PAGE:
Are 'Fahrenheit 9/11' Ads Campaign Spots?

Michael Moore meets with movie fans

Fahrenheit 9/11 Director Michael Moore chats with movie fans in New York, June 27, 2004. Reuters hide caption

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As if Michael Moore and his documentary film Fahrenheit 9/11 needed any more publicity, the conservative group Citizens United weighed in just in time to help.

Citizens United has a reputation for being outspoken. Its own ads critical of former President Bill Clinton aired during his recent 60 Minutes interview. Now the group is making news again by calling for government limits on TV and radio ads for Moore's new movie, alleging they are tantamount to campaign ads and should be subject to federal laws on campaign finance.

News of the Citizens United complaint was just part of the controversy over Fahrenheit 9/11, a media storm that helped the film top all other releases at the box office last weekend (and become the most successful documentary ever).

Helping to publicize the film was obviously not part of the motivation for Citizens United. But it's hard to see how the complaint will accomplish much else. Citizens United has two problems here. First, its complaint goes to the Federal Election Commission, which never rushes to judgment. It would be stunning if the FEC ruled one way or another before Election Day. And second, even if lightning struck and Citizens United won a speedy decision, it wouldn't make all that much difference.

To understand why, you have to look at how the First Amendment and campaign finance laws collide. The current law, authored by Sens. John McCain (R-Ariz.) and Russell Feingold (D-Wis.), sets new limits on financing political ads on TV and radio. Candidates and party committees cannot run ads financed with corporate or union money; and, at certain key times on the calendar, independent organizations such as Citizens United cannot either.

The ban on corporate or union funding applies to any broadcast ad that identifies a candidate for federal office and airs within 60 days of Election Day, or 30 days of the convention that would nominate that candidate.

Of course, these rules have an exception, for "news articles, editorials and commentary." Not even Congress wants to gag the free press. The question yet to be definitively answered: How far does the media exemption go?

Not far enough to protect the ads for Fahrenheit 9/11, according to David Bossie, president of Citizens United. He says that Moore, his producers or distributors can't advertise after July 30, since the ads — at least those seen so far — refer to a federal candidate: President George W. Bush. And the Republican convention begins Aug. 30. Bossie launched a full frontal assault last week: a complaint to the FEC, a copy to Attorney General John Ashcroft, letters to TV and radio stations around the country — reminding them that they're legally required to keep records of airtime sales for political ads.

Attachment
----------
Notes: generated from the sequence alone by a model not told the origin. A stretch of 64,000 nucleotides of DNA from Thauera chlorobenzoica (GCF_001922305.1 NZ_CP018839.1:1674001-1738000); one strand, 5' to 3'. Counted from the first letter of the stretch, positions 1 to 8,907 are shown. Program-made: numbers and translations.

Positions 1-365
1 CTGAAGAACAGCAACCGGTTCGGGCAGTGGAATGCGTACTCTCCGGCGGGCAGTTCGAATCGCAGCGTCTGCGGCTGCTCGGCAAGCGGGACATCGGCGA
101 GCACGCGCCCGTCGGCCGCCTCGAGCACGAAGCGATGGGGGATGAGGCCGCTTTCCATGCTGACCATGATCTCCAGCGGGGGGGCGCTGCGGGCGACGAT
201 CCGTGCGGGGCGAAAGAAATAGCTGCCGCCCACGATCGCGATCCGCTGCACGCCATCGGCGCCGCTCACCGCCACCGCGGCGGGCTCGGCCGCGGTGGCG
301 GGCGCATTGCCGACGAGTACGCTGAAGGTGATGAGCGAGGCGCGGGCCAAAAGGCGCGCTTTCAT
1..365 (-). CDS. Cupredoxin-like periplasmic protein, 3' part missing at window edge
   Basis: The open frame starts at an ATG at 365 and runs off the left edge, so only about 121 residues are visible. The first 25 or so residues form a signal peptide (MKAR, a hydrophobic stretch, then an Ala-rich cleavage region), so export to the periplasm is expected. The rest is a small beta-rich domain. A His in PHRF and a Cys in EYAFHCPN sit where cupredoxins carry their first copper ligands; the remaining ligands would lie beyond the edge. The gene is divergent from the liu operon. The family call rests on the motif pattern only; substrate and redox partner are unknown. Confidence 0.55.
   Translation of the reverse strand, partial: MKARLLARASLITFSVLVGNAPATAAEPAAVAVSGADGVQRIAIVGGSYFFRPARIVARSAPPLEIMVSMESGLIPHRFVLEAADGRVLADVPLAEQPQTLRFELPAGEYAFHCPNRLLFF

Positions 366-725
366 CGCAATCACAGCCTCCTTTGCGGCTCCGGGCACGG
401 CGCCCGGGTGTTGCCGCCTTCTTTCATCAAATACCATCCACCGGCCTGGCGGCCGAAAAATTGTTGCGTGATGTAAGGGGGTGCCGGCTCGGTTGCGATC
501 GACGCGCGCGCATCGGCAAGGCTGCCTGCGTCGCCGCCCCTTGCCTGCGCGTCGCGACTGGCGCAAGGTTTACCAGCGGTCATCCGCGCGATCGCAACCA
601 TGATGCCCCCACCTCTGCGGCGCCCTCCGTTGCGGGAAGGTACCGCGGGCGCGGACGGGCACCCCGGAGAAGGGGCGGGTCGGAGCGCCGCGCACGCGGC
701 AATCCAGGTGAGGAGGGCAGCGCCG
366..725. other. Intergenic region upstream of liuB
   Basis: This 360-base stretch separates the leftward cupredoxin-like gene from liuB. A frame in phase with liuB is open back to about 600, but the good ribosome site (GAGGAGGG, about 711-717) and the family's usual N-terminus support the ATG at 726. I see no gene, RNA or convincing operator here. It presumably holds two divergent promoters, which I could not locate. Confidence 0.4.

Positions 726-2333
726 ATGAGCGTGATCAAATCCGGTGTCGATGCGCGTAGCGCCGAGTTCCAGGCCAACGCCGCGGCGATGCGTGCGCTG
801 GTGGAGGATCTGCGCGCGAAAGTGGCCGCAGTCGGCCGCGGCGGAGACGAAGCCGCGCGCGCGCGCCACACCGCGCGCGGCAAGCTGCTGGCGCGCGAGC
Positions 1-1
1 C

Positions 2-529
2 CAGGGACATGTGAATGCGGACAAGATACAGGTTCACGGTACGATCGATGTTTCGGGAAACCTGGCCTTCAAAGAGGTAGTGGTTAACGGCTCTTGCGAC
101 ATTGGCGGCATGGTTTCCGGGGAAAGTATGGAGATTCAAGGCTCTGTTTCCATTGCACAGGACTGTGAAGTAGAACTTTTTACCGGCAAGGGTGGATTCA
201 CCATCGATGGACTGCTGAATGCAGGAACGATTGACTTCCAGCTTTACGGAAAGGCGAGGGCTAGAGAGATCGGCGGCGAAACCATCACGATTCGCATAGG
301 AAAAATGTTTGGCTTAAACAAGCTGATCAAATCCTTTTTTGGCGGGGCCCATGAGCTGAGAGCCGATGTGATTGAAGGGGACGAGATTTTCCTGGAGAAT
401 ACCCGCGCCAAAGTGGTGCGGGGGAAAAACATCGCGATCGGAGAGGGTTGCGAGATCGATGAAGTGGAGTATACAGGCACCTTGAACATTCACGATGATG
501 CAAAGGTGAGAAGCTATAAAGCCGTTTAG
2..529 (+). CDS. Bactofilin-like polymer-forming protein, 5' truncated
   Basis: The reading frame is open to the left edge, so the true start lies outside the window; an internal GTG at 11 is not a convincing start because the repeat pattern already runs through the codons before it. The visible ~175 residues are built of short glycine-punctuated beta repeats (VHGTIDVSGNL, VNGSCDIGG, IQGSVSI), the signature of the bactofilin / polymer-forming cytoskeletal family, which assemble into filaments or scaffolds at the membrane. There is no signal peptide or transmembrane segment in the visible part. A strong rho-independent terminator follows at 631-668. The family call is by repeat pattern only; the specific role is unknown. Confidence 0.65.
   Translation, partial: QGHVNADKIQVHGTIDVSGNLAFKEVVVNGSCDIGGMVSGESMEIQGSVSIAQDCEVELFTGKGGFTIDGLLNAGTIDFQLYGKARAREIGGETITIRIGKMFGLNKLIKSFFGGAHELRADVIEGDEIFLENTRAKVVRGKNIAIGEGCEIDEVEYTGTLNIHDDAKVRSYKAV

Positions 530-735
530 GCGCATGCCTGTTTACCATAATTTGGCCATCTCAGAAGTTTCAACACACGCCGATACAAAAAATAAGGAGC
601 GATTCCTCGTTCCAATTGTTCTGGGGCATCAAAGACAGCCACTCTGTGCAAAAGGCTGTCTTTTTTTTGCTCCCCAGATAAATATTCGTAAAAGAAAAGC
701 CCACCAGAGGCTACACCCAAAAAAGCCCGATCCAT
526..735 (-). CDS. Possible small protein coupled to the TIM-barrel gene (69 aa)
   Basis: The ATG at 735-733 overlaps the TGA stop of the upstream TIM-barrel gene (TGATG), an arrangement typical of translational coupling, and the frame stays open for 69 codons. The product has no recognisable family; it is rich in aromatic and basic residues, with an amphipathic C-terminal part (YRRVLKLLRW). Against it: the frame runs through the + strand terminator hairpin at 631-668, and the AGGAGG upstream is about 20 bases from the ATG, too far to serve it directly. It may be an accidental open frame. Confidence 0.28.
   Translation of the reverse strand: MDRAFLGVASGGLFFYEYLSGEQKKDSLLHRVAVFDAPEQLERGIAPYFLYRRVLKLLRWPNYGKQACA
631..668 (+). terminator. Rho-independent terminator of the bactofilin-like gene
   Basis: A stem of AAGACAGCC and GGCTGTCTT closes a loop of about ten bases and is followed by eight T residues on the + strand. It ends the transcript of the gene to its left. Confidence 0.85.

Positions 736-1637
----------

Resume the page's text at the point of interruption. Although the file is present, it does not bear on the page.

This raises a lot of questions that the FEC hasn't even begun to address up to now. For starters: Does Fahrenheit 9/11 qualify for exemption as "commentary"? If so, does the exemption cover ads for the commentary as well? Is the movie the product of a media company? And if it is, does that matter?

Or, as one WNYC listener asked me last week, what if Moore and his people rewrite the ads, so they don't show or refer to President Bush? The listener's suggestion: "Fahrenheit 9/11 — the movie the federal government doesn't want you to see."

Bossie's strategy — at least the legal part of it — rests on the novel idea that the FEC will act quickly and decisively. The idea would be less outlandish if the FEC had not just punted when confronted with essentially the same issue on the same day Bossie filed. Considering whether another documentary filmmaker qualified for the media exemption, the six commissioners (three Republican, three Democratic) agonized, fretted, and then voted to decide later.

Even when the commission eventually decides, it's a good bet that if Moore loses, he'll go to court to challenge the ruling if the election hasn't already happened. And if it's after Election Day, who cares?

But Bossie may have another strategy at work too. Like Moore, he knows how to work the media. In the early 1990s, Bossie was a private investigator in the Whitewater case, equally skilled at finding information and getting it into the political debate. Later, he went to work for the House Government Reform Committee, where he spearheaded the panel's relentless probe of Clinton's campaign fundraising.

More recently, Bossie has handled the FEC issue like a master, starting with a breathless article in a Capitol Hill newspaper, the day before the commission met. The headline: "'Fahrenheit 9/11' ban? Ads for Moore's movie could be stopped on July 30." A ban that soon seems unlikely. But we are going to see many more cases like this. McCain-Feingold significantly changed the way money flows into the political system. And with this high-stakes election getting more emotional all the time, more money than ever is pressing to get in.

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